In the last two nights, a buddy and I got some pent-up moviegoing out of our system, so at Shirlington (which has really gone downhill) we saw Goodbye, Lenin! and then at Bethesda Row (very nice, especially by comparison) we saw Eternal Sunshine of the Spotless Mind (2004).
Now normally, for offenses such as Ace Ventura, Pet Detective and Dumb and Dumber, I have banned Jim Carrey. I will not see movies with him in the starring role. But he has pulled out an acceptable performance in Liar, Liar and Truman Show, so when the reviews are REALLY good I’ll consider it. So Eternal Sunshine was a very pleasant surprise. What amuses me further is that the arts and croissaint set won’t realize…well, Science Fiction? You’re soaking in it!
Just because a piece isn’t all molded plastic and Scandinavian furniture from the 60s doesn’t mean it’s not science fiction. What’s really unusual is that, unlike many films featuring spaceships and robots that you may know, Eternal Sunshine actually is real science fiction. It takes a science fictional device that could theoretically happen–in this case a technique to map and remove memories–and examines the consequences. It’s a classic What If? story.
What if you could erase the memory of a bad relationship, a dead pet you can’t live without, or an unrequited love? Now the science is by no means perfect, and I’m sure a few neurologists guffawed at the scenes in which Carrey is chased through his memory by the doctor he paid to delete the memories, but a few artistic allowances aside, it’s real science fiction. But in the absense of “lasers” you’d never know it.
Goodbye, Lenin!, on the other hand, is an historical piece set in 1989-90 East Berlin. Internally, it has a science fictional element–an alternate history where the Wall doesn’t come down and life goes on as it had. The idea is that a woman whose husband escapes to the West in the 70s becomes a kind of Communist cheerleader–a pinko June Cleaver–but in the late 80s sees her son arrested in one of the first mass protests against the regime, has a heart attack and slips into a coma. Meanwhile, Honnecker resigns, the Wall falls, and reunification talks begin.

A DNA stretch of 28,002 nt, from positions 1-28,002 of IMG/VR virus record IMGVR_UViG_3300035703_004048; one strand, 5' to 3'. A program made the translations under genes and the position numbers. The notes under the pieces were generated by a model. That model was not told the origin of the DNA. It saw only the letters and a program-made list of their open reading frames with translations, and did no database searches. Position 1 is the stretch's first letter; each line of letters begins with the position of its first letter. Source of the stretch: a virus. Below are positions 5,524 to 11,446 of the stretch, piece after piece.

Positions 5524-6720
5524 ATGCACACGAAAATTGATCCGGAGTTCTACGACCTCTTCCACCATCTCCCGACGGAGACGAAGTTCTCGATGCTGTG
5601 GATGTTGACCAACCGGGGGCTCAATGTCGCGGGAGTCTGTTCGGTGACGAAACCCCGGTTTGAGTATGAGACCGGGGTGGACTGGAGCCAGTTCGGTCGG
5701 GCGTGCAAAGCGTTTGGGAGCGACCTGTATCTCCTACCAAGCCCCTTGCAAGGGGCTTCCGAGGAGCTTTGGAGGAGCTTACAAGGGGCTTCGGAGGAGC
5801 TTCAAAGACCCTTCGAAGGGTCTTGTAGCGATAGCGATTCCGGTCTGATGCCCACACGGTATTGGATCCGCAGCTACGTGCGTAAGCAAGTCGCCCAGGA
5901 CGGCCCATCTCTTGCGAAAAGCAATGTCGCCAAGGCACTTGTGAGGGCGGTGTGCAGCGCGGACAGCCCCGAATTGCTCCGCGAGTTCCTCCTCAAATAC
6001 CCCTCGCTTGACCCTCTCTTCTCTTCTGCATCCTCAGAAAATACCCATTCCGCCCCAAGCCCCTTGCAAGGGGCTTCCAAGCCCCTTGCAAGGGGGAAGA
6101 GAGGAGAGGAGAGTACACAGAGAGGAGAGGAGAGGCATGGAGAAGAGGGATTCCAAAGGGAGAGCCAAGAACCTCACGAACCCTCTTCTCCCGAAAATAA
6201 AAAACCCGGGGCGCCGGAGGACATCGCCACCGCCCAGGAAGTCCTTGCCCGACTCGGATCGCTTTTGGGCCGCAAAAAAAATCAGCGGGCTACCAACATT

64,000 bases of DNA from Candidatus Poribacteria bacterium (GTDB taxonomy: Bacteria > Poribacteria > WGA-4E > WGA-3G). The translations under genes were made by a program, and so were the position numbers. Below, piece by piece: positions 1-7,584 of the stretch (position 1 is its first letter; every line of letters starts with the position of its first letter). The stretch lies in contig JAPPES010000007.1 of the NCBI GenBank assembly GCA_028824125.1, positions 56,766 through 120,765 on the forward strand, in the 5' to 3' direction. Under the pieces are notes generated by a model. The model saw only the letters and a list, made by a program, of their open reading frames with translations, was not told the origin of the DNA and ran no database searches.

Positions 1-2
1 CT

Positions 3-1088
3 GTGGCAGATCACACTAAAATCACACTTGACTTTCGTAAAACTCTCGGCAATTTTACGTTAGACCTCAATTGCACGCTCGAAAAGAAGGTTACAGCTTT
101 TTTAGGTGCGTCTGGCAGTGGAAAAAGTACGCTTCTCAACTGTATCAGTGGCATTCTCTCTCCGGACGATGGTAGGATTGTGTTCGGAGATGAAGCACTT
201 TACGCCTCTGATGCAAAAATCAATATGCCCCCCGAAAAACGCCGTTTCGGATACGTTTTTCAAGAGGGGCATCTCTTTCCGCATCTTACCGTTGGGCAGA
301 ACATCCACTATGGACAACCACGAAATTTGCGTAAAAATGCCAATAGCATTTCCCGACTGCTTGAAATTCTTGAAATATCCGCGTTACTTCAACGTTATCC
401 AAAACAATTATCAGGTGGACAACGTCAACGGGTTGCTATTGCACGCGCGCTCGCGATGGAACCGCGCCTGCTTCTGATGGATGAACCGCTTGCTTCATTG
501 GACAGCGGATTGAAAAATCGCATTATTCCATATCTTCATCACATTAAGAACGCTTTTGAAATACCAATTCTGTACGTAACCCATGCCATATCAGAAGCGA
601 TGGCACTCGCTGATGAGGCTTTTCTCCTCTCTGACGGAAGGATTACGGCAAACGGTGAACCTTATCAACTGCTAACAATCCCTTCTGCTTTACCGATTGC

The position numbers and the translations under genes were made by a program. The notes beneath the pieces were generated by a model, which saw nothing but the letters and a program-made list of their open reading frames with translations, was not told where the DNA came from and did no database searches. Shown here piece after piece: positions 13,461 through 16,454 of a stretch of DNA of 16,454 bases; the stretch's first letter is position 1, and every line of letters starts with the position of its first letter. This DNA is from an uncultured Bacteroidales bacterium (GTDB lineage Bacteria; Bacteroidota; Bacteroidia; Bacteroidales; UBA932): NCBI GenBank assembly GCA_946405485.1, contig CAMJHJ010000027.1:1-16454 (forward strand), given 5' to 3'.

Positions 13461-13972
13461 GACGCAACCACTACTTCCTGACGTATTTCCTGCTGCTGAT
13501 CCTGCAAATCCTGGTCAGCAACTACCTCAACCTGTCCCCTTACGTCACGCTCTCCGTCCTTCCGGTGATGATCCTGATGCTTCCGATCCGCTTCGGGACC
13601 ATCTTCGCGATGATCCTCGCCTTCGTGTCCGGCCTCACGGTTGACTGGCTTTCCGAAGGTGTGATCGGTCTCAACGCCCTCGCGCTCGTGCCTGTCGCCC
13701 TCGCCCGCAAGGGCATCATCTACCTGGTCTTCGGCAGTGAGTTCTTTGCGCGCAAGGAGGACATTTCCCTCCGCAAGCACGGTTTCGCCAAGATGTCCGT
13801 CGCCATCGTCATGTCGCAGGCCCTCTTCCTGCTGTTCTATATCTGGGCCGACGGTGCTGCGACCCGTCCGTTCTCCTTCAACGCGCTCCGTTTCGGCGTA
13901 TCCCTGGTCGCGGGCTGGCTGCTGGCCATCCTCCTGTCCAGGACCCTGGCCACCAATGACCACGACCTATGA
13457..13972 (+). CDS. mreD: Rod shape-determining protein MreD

When she suddenly wakens, her son tries, with the help of some neighbors, his sister and her boyfriend, and a video-producing friend from work, to keep the knowledge of the changes going on outside from reaching his mother, in hopes of preventing another heart attack from the shock. Hilarity ensues. No, in this case, rich amusement tempered with personal conflicts ensue.
It’s quite a compassionate movie, which is really odd when you consider the entire thing is in German. Plus the nurse is a hottie. However, fair warning, she’s not the one you see naked. That’s why you lose the wars, guys.
So go see both–they should appeal to people who aren’t arthouse fans as well as those who like to be known by the snob appeal of the movies they see.
5 thoughts on “Two Nights, Two Good Movies”
Ida thunk that Spaceships and Robots would mean Futurama, but that’s just me.
Futurama occasionally has good science fiction in it. Star Bores never does…
Have to say, Jim Carrey did a fairly good job with this one without his usual silliness or outrageously bad comedy.”
Here’s why “Eternal Sunshine” doesn’t feel like a Jim Carrey movie — it isn’t. It’s a Charlie Kaufman movie.
Kaufman is the brilliant screenwriter who wrote “Eternal Sunshine”, as well as several other amazing, quirky, thoughtful movies:
* “Confessions of a Dangerous Mind”
* “Being John Malkovich”
If you’re trying to figure out what a new movie is going to be like, don’t look at the stars — look at the director and the screenwriter. They are the ones who really shape the movie, so you’ll find a much more consistent “feel” across their projects than you will across a given actor’s or actress’ body of work.
I saw that, but while I like Malkovich, I haven’t seen “Confessions” and I thought “Adaptation” was a great movie until the final third, where he apparently ran out of ideas and went for some sort of faux irony that was not ironic enough (I’m really hoping the ending was meant to be irony, because otherwise it just sucked and is ironic in the manner it did so).
Directors and writers in Hollywood never completely have power over somebody who makes the kind of money Carrey does. He could have decided to go goofball, or some producer may have said “hey, where’s the Dumb and Dumber stuff?”
Never underestimate the power of Hollywood to suck. 😉
Comments are closed.